Squeezing the work in between one big job and another bigger one means I have only weeks to go from zero to done and I’m feeling the pinch. Add to that the fact that the weather is stunning and the beach beckons big time and composing blog posts jumps to the bottom of the to-do list.
There is, however, time this lovely morning for a bit of H&H (Harvest and Harangue), so let’s get to it, shall we?
Starting with this … the usual limp dick of the UN attempting to insert itself:
UN Secretary General Ban Ki-moon urged the body’s Security Council to take “decisive action” over the Libya crisis.
That’ll do it, heh? Sure … form a committee.
My fav line in the story, though, is from Gaddafi Junior, the colonel’s son, Saif:
Visitors to Tripoli would not hear gunfire but might hear fireworks, Mr Gaddafi said.
A look at Saif’s former impersonation of reasonable is interesting as well. From just two years ago:
Having just donated £1.5m to the university to fund its Global Governance Unit, he was introduced in glowing terms by the university’s Professor David Held, who said:
“I’ve come to know Saif as someone who looks to democracy, civil society and deep liberal values for the core of his inspiration.”
Funny what £1.5 mil and a load of crap will get you …
One the “Hey, that’s kinda cool” front, a new theory on gravity has some pull this morning.
A controversial theory that challenges the existence of dark matter has been buoyed by studies of gas-rich galaxies.
Instead of invoking dark matter, the Modified Newtonian Dynamics theory says that the effects of gravity change in places where its pull is very low.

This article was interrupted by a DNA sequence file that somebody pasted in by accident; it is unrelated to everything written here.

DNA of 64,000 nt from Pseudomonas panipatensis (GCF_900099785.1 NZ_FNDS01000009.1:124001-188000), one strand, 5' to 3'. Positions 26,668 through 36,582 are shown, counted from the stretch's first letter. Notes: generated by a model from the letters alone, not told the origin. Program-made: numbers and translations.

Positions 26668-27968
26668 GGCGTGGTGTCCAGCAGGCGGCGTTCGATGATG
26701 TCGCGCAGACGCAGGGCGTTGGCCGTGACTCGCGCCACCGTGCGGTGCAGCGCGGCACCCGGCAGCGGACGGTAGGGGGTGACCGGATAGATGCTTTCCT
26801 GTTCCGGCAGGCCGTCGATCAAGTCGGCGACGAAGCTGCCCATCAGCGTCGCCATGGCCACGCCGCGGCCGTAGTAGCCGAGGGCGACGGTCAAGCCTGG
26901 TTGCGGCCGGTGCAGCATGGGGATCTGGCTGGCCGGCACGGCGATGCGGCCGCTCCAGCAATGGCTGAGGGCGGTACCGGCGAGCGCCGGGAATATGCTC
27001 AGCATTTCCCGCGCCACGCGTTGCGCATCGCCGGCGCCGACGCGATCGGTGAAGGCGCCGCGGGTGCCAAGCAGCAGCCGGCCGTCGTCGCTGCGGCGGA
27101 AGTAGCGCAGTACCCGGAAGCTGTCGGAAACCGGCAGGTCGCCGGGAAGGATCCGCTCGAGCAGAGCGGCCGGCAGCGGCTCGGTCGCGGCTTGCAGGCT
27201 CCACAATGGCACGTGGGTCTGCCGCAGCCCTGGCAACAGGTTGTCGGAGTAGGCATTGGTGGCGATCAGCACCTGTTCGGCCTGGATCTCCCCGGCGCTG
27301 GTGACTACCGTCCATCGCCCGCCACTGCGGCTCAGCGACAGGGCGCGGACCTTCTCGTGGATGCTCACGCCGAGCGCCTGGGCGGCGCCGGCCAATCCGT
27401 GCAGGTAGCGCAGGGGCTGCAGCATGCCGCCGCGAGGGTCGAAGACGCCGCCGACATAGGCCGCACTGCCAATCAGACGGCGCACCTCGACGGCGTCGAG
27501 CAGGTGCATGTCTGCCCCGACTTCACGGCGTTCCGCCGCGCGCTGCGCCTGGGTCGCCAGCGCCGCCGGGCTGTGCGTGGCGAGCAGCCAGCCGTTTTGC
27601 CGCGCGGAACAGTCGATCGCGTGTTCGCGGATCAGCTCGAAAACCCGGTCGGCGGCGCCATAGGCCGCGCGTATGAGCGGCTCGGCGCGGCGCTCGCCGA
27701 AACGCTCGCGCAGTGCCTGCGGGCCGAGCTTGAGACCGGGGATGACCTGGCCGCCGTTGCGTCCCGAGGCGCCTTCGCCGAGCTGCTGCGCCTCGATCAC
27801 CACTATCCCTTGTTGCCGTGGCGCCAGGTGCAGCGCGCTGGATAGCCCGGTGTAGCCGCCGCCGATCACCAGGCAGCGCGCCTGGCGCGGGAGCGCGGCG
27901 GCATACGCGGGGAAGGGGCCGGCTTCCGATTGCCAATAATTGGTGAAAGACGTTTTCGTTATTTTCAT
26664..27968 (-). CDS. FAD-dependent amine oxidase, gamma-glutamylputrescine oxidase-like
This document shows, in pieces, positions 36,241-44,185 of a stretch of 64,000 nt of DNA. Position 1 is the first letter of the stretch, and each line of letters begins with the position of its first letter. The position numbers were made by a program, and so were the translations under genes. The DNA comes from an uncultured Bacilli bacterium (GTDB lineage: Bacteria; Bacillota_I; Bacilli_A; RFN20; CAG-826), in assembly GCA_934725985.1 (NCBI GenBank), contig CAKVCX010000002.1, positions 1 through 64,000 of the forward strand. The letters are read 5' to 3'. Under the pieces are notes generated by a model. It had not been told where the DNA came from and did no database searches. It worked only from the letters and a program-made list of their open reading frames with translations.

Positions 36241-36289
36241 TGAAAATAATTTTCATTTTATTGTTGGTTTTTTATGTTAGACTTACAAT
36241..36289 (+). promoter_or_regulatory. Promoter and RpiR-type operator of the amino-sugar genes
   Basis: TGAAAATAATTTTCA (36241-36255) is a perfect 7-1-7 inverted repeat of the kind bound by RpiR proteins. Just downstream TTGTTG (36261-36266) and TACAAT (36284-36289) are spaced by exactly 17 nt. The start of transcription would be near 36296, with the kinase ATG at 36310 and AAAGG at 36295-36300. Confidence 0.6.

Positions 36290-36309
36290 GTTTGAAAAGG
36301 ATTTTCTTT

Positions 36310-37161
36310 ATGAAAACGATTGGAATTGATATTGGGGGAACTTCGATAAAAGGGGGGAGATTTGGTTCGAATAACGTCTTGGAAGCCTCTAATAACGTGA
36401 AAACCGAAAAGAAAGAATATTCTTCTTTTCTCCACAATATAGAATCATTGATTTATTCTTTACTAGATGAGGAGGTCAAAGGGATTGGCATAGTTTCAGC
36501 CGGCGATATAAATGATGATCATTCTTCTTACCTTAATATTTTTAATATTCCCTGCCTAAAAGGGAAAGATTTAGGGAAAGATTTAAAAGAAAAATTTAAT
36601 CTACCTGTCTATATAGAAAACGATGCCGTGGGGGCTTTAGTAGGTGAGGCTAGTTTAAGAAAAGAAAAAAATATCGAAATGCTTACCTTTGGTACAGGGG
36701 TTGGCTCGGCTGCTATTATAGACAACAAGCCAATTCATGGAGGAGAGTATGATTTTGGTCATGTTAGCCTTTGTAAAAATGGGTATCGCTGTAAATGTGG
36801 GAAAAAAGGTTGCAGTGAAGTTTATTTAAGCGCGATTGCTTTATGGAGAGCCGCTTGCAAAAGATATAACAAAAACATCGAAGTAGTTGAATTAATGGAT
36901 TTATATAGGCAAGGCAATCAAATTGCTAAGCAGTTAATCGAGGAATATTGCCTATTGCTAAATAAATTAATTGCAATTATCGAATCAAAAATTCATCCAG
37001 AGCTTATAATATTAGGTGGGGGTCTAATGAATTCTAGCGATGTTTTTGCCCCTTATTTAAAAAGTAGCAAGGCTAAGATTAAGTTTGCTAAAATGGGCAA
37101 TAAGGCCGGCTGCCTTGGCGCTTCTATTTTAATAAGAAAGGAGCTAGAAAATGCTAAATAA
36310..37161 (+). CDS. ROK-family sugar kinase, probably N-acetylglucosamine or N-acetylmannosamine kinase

And if you think you’ve got issues getting your head around this stuff, check out the take of a scientist involved in the work:
“Sometimes I wish I didn’t work on this,” Professor McGaugh said. “If your own data don’t get in your face about this, it’s easy to say ‘so-and-so screwed up’.”
No kidding, Dude.
Having experienced the wonders of Mexico’s rich history, this story on looting of historic sites there is disturbing.
Mexico signed an international treaty in 1972 that prohibits the extraction and trade in archaeological artefacts, with punishment of up to 12 years in jail for such a crime.
But, almost four decades on, experts say the demand from abroad for pre-Hispanic pieces, especially the US, shows no signs of abating.
Not surprising since selling heritage has been a going concern all over the world, but still a regrettable loss … just ask the Greeks.
I was recently introduced to the wonders of incognito British graffiti artist, Banksy, so was drawn to this program on him “leaving his social commentary” in L.A.. Very cool stuff.
And speaking of things British, I can’t end this post without a mention of the Covent Garden restaurant now serving up breast milk ice cream.
The dessert, called Baby Gaga, is churned with donations from London mother Victoria Hiley, and served with a rusk and an optional shot of Calpol or Bonjela.
At £14 ($22.50) a serving, Baby Gaga must be udderly delicious …
And that’s it for today. Thanks for dropping by …